Insight into Catalysts for Methanol Synthesis

  • DOI: 10.1002/chemv.202000066
  • Author: Malte Behrens, Gereon BehrendtORCID iD
  • Published Date: 04 August 2020
  • Copyright: Wiley-VCH Verlag GmbH & Co. KGaA
thumbnail image: Insight into Catalysts for Methanol Synthesis

Methanol Synthesis over Copper Catalysts

The production of methanol from CO and H2 is a widely used process in industry since the 1920s. The use of CO2 is also feasible, either by a prior reverse water-gas shift reaction (CO2 + H2 ⇌ CO + H2O) or via the direct hydrogenation of CO2. This offers a sustainable production pathway to methanol—an important base chemical and fuel—by the valorization of waste CO2. It could also allow the use of methanol as a storage molecule for hydrogen produced from renewable energy sources via water electrolysis [1]. However, in this scenario, the process and especially the catalyst would have to deal with a fluctuating gas supply, constantly changing the redox potential of the synthesis gas mixture.


Since the implementation of the low-pressure methanol process by Imperial Chemical Industries (ICI), UK, in the 1960s, the typical industrial catalyst for methanol synthesis is a Cu/ZnO catalyst with additional low-content promotion by Al or Mg. In this material, ZnO serves both as the support and an electronic promoter. This promotional effect is derived from a dynamic accumulation of ZnOx species (0 ≤ x < 1) on the copper particle surface and is described as strong metal–support interactions (SMSI) [2]. Al2O3 is seen as a structural promoter for the ZnO support, but an additional effect of electronic promotion is discussed as well [3].

 

Figure 1. Schematic drawing of the dynamics in the Cu/ZnO system as a function of the chemical potential of the feed gas (depending on the CO:CO2 ratio in the COx/H2 synthesis gas). The actual eligible configurations of ZnO, i.e., oxygen-deficient ZnOx (x<1) or surface alloy islands on Cu, can be monitored and discriminated spectroscopically, whereas the fully oxidized or reduced states are theoretical reference points.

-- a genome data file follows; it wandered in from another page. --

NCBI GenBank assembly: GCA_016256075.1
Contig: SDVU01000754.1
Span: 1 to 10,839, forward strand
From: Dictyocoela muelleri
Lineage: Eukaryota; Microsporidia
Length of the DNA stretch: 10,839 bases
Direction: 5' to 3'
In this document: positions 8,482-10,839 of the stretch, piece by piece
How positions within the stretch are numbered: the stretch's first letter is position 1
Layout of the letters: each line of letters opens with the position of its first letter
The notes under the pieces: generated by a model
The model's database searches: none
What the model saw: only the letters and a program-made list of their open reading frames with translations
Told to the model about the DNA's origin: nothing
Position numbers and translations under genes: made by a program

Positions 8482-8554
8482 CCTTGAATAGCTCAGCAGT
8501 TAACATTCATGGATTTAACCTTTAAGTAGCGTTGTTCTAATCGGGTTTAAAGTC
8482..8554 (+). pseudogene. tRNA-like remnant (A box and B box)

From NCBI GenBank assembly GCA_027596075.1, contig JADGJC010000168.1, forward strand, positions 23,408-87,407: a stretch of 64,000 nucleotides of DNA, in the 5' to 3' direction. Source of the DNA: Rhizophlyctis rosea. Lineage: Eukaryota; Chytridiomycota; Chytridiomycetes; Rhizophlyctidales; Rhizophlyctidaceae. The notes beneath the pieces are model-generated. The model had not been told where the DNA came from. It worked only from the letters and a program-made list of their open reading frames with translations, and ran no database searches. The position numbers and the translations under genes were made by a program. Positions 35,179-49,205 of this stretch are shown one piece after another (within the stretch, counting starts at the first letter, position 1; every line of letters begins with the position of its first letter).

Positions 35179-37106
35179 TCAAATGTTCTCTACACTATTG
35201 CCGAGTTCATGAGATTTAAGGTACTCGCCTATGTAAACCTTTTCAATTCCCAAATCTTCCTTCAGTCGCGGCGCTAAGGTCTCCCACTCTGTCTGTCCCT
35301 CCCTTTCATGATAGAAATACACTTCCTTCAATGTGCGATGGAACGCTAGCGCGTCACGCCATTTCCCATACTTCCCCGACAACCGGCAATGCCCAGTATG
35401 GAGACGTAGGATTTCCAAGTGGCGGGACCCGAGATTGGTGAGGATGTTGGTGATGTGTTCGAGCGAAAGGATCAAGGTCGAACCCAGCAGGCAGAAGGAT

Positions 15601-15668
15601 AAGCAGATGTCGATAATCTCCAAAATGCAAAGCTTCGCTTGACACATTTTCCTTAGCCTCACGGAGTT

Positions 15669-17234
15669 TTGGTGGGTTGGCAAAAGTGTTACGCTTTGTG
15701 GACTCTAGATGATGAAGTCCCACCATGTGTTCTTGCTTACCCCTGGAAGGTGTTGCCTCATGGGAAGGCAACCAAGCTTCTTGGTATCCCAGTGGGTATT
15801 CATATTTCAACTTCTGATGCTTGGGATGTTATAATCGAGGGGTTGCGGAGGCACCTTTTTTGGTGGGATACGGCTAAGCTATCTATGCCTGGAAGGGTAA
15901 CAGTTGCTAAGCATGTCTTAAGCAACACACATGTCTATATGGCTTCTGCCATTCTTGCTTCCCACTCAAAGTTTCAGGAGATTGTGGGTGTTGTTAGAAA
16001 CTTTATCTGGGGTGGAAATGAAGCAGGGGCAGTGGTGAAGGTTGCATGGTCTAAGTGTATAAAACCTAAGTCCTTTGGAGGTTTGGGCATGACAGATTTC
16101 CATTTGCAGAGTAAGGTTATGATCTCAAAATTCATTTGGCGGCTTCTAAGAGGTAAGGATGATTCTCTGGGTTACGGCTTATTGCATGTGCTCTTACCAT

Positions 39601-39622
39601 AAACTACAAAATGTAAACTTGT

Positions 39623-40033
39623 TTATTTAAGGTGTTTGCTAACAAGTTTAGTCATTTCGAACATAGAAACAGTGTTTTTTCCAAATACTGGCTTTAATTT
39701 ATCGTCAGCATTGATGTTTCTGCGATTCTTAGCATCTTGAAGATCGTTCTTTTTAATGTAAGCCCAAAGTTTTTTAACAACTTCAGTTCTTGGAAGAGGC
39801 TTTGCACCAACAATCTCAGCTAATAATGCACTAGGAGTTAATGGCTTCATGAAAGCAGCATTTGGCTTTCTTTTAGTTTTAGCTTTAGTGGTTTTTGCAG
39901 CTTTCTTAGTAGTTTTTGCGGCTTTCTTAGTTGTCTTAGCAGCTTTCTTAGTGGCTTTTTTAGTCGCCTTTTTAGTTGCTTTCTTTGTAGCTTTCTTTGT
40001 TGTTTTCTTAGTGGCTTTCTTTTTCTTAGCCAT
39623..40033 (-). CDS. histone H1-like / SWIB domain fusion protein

The actual nature of the ZnOx species and the catalytically active phases are subject to discussion. They are highly dependent on the redox potential of the gas feed and can influence the reaction to methanol at the catalyst surface (see Fig. 1).

Having said that, it becomes clear that it is very important to study the catalyst’s structure and performance under dynamic conditions. In the framework of the Deutsche Forschungsgemeinschaft (DFG, German Research Foundation) priority program SPP2080, we adress these dynamic interactions using synthetic, in situ- and operando-analytical as well as computational methods for different promoter oxides [4–6].

 

 

Using MgO Instead of ZnO

The synthesis and catalytic performance of Cu/ZnO/Al2O3 catalysts is well documented in the literature [7,8]. However, to study the promotional effect of ZnO, we need to separate this from the support function that ZnO also has in the classical system. Therefore, we developed a model system with the irreducible oxide MgO instead of ZnO.

During the synthesis of these materials, the co-precipitation yields mixed Cu,Mg hydroxycarbonates of the malachite or mcguinnessite structure type. Calcination and subsequent reduction lead to Cu/MgO catalysts. These materials are active in CO hydrogenation, but it is possible to add ZnO in small amounts by impregnation, re-enabling the hydrogenation of CO2 and CO/CO2 mixtures [9]. This offers the opportunity to investigate the state and dynamic changes of the ZnO promoter with element-specific X-ray absorption spectroscopy under dynamic reaction conditions, which we currently do together with our collaborators from the Karlsruhe Institute of Technology (KIT).